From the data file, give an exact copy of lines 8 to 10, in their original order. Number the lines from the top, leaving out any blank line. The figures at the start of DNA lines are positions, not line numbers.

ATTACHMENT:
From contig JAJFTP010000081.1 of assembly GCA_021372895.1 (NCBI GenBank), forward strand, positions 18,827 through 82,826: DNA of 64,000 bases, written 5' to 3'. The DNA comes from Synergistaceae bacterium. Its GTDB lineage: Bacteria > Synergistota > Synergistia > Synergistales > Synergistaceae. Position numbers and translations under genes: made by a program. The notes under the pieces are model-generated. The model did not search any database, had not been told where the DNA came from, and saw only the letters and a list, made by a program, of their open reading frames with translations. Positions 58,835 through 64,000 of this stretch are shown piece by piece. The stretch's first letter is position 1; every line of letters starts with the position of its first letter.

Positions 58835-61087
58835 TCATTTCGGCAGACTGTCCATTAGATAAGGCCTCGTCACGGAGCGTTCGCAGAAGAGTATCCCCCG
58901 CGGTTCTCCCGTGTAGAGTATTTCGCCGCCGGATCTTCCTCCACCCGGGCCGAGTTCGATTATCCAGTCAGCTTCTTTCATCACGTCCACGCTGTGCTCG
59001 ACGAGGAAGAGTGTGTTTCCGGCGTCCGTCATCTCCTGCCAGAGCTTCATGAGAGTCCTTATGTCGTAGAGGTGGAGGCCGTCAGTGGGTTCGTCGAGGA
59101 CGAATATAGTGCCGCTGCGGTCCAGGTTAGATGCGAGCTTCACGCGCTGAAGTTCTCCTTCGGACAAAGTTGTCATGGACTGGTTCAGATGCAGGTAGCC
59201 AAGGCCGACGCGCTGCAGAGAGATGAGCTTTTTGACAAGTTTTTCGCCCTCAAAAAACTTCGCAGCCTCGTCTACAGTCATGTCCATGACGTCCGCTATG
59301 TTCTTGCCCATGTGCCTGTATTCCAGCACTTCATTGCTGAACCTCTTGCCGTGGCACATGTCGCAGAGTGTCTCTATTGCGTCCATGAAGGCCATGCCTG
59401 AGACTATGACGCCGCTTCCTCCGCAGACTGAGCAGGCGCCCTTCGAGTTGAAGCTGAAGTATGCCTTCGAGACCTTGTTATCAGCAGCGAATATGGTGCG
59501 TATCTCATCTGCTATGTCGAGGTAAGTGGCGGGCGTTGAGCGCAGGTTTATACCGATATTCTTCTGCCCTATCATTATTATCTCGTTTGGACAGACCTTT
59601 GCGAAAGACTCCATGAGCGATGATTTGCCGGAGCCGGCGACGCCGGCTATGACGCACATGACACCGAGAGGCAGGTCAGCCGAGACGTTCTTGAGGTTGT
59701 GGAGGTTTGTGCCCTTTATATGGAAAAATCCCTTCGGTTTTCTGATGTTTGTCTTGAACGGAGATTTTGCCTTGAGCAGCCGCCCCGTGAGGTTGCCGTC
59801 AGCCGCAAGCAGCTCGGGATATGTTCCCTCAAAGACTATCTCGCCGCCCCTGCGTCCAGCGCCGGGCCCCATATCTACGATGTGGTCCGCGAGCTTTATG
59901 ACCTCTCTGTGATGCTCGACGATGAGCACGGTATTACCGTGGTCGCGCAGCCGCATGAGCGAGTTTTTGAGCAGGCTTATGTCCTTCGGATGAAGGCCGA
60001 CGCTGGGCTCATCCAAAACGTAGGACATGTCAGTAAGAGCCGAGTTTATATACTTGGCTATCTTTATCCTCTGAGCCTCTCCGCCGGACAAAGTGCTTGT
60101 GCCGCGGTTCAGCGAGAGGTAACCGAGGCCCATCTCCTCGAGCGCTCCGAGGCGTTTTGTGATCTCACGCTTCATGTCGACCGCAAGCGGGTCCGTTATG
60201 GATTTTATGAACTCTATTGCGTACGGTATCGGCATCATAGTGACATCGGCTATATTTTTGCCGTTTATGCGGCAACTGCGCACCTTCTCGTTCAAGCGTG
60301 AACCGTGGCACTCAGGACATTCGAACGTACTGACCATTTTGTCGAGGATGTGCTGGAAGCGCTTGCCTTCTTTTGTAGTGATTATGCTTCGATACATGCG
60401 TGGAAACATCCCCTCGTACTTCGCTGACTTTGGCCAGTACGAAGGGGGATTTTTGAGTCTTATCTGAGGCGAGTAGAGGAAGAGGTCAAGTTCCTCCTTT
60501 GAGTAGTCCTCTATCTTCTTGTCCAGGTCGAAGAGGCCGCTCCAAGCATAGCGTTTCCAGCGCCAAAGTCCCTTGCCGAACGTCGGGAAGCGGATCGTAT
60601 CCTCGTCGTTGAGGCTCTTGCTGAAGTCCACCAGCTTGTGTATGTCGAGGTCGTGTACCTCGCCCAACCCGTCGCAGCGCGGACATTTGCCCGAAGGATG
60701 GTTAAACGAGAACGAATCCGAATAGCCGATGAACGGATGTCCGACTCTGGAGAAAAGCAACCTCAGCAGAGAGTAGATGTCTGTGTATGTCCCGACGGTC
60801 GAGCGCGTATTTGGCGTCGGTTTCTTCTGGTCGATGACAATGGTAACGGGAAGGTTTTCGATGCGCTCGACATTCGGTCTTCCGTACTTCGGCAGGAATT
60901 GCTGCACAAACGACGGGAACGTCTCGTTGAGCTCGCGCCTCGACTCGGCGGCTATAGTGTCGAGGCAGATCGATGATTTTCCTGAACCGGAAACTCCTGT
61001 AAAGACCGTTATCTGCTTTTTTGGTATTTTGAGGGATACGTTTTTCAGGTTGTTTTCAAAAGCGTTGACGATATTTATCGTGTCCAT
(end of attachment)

59301 TTCTTGCCCATGTGCCTGTATTCCAGCACTTCATTGCTGAACCTCTTGCCGTGGCACATGTCGCAGAGTGTCTCTATTGCGTCCATGAAGGCCATGCCTG
59401 AGACTATGACGCCGCTTCCTCCGCAGACTGAGCAGGCGCCCTTCGAGTTGAAGCTGAAGTATGCCTTCGAGACCTTGTTATCAGCAGCGAATATGGTGCG
59501 TATCTCATCTGCTATGTCGAGGTAAGTGGCGGGCGTTGAGCGCAGGTTTATACCGATATTCTTCTGCCCTATCATTATTATCTCGTTTGGACAGACCTTT